The Dainty Damsel – a poet from India whose About page says she is 18 years old. I find her words inspiring. We can encourage young people to feel their work is valuable.

Jottings With Jasmine – always a good read. Her recent blog “My Mom and Joan Crawford” is pretty special.

Receiving an award for blogging is both an honor and a challenge. It is like getting an A grade. There is no place but down. So I shall be watching what I write. I will try not to disappoint. Do look at Monya Neba also.

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Artist: B. W. Harwell

The Help

Both book and movie versions are getting a lot of recognition. Some of us choose not to read or  see either. It is a choice, like drinking coffee or tea. Personal.

This means no disrespect for any who have played their roles so well, so dramatically. The story has captured the interest of a large public.

As so often is the case, personal choices may be hard to explain. The child adamant about no mayo on her sandwich cannot tell her mother that she is allergic to it. The adult may not be able to trace sadness or anger to some childhood event. Nor should he or she be asked to defend these personal decisions.

Expressions of emotion

When a teenager, I wrote a Mother’s Day card to an aunt. Regardless of how it was received, it made me feel good to express my feelings. Since Mother’s day can be any day, since mothering has many forms, this is what I wrote at age 17:

Dear Aunt ….,

Up and down the winding streets, I go

Wherever autumn breezes blow

In nooks and crannies, in each wall

I search for what is best of all:

A mother’s love..


There are many kinds of mothers:

Some take the place  of others.

Some let help their offspring raise.

Who is more worthy of praise?


When a person takes a life to mold

And is anything but cold,

If she carries on her task

And only loves, and truth ask


Then I can tell you what is there:

That person bears a mother’s care,

And when she gets above

Proclaim – she had a  mother’s love!


So no matter where I roam

I’ll always think of home

Where such happiness I find

Is nowhere else, nor kind:

A mother’s love. (more…)

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Reading List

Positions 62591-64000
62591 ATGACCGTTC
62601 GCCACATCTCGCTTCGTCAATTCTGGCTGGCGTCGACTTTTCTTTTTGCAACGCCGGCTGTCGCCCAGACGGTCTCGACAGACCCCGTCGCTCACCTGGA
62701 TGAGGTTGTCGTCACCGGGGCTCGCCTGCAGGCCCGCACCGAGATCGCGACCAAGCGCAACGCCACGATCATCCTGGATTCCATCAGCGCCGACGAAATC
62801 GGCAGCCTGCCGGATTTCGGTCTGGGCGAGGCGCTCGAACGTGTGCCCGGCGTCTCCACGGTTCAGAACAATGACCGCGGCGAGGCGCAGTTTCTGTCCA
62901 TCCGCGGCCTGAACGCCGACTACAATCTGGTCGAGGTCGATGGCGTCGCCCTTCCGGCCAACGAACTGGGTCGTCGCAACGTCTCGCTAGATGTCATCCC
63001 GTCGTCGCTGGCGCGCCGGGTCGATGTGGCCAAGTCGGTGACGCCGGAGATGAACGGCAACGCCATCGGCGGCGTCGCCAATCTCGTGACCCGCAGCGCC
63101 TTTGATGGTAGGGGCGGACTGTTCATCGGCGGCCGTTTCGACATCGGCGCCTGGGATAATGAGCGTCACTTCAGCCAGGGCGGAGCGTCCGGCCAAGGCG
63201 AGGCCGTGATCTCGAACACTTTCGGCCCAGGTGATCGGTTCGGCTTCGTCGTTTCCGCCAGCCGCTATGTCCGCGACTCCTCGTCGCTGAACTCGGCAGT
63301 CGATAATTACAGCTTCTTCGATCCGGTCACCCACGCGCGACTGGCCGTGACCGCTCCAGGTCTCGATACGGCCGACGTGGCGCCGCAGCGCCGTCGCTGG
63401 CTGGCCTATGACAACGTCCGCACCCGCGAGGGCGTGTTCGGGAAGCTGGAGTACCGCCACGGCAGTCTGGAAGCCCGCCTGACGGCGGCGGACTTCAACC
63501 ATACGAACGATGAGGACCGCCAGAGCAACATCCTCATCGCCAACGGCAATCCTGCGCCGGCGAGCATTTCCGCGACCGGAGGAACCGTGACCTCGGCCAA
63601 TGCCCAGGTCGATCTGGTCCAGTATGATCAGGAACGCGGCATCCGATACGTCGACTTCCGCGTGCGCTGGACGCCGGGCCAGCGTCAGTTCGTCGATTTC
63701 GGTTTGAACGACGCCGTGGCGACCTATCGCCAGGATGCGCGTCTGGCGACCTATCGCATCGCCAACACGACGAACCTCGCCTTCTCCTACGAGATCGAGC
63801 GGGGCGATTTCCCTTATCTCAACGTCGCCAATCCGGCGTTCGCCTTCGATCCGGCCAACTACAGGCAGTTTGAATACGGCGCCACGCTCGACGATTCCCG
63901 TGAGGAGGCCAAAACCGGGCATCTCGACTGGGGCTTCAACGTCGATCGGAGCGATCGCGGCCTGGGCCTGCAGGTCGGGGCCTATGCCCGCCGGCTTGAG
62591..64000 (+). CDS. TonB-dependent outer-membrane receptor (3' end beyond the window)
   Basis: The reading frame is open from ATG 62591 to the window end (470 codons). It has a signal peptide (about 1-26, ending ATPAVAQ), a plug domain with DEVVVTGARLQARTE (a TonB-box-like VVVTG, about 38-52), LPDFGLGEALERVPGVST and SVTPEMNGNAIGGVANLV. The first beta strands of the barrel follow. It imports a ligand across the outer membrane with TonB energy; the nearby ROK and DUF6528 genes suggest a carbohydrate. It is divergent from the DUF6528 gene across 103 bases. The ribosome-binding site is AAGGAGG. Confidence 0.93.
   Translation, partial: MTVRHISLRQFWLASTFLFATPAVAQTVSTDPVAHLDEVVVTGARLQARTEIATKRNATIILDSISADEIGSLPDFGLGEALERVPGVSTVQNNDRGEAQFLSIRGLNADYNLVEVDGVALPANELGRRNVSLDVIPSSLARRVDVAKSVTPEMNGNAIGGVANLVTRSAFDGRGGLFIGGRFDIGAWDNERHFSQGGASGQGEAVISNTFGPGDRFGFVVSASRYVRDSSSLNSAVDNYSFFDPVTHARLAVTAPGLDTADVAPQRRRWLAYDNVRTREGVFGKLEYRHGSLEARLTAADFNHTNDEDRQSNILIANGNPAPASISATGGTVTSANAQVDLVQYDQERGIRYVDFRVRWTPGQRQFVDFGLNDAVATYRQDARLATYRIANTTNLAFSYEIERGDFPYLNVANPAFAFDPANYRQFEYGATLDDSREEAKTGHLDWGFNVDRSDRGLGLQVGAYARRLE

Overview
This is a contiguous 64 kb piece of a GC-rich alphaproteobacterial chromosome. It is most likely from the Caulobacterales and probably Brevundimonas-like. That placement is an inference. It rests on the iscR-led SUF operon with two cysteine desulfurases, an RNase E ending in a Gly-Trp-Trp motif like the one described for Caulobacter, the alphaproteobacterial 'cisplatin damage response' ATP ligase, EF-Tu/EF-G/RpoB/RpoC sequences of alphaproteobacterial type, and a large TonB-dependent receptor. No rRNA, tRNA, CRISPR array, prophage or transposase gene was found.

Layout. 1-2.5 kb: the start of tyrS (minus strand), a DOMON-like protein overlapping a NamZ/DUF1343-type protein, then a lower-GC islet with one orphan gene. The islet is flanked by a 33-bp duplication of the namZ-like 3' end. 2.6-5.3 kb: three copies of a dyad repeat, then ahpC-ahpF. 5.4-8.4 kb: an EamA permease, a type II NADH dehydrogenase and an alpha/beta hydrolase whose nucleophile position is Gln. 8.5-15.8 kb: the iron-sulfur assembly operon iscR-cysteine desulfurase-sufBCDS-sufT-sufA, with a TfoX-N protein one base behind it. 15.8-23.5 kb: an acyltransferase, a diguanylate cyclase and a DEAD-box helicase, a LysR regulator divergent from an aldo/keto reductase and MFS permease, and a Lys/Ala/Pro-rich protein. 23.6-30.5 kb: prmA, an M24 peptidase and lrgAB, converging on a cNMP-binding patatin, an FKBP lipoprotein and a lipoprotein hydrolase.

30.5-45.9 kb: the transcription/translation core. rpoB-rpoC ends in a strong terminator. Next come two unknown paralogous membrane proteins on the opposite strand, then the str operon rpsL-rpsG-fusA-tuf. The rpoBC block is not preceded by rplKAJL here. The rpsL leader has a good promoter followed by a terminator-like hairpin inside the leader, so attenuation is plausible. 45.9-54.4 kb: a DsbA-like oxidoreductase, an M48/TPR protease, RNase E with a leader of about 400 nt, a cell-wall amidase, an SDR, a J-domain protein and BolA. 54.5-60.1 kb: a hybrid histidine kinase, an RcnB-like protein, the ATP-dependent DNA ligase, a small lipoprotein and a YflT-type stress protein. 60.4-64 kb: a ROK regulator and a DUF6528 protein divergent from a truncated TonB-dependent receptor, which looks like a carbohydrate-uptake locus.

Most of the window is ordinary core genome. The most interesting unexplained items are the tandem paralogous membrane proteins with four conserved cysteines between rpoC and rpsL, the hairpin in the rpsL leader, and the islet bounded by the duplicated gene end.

English: Ernest Hemingway with American writer...

Image via Wikipedia

Genet, A Biography of Janet Flanner by Brenda Wineapple (1989)

A great read! This easy to read biography is of the woman who wrote for 50 years as the Paris correspondent for New Yorker magazine.

She first went to Paris in 1921. Her observations of  her times included the Second world War.

She asked: “When I die, let it not be said I wrote for the New Yorker for fifty years. Let it be said that once I stood by a friend.”

Despite her admonition, she is remembered for her ‘Letters from Paris’ as well as her personal friendships with writers and artists who were also ex-pats.

Alice Dunbar Nelson

Image via Wikipedia

Give Us Each Day, the Diary of Alice Dunbar-Nelson, edited by Gloria T. Hull (1984)

Clouding her own work as a poet and speaker, Alice Dunbar-Nelson lived in the shadow of her first husband.

Paul Laurence Dunbar was acclaimed as the ‘first famous African American poet.’  She most often was asked to speak about him and to recite his poems.

While it is often tedious to follow a diary, this is edited to keep the reader interested in what happens next. The introduction by the editor is most informative.

Like Janet Flanner, Dunbar-Nelson associated with writers and other artists, was on the fringe of the Harlem Renaissance and fought with the ‘injustices’ of her day.

Money was always an issue for her. She struggled through the Depression years to keep her extended family afloat and to assist her husband in his dreams to get a political appointment.

The book covers years important for the country and for the financial elevation of African Americans. She travelled repeatedly to make speeches. This caused her at times to use her identity as a white person to get better accommodations.

Despite these setbacks, Dunbar-Nelson is seen as devoted to her family and her writing.

These two women present interesting contrasts in their choices and the circumstances of their lives.


Dr. Robert Farris Thompson attended a  Studio Museum in Harlem forum on October 20, 2011. The interview is posted on the Museum website. Dr. Thompson is a professor at Yale University and famous for his work in African art. His recent book,  Aesthetic of the Cool: Afro-Atlantic Art and Music builds on his research.

The interviewer was Dr. Lowery Stokes. She was a former president of the museum.


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@julianritter informed that leartiste is on klout and that he gave a rating of +K!

This notification came from a tweet. Thank you to all who know about klout. And a big THANX to any who have mentioned the blog. Would love to know who participates in klout.

The nominations for The Versatile Blogger caused the days of the week to blur. Many thanks for kind responses. Back to reality.


The writing is fun but has a serious side. Le artiste boots considers it a responsibility to communicate  in the best way possible. Gaining an audience is a bit overwhelming!


Rita Dove, one of our poet laureates, read a poem by Alice Dunbar-Nelson this past Friday. She was being interviewed on PBS Newshour. Poems for The Penguin Anthology of Twentieth Century American Poetry were selected based on her criteria. She placed the poets in their culture (time and place) and also looked for influences on other poets.

Her research took four years to complete. Her approach may differ from others who compile anthologies.  I look forward to expanding my understanding of the people who write poems.

Who knew?

Christopher Hitchens, who died this week, was known as an atheist. He was certainly much more than  that. His critical voice will be missed.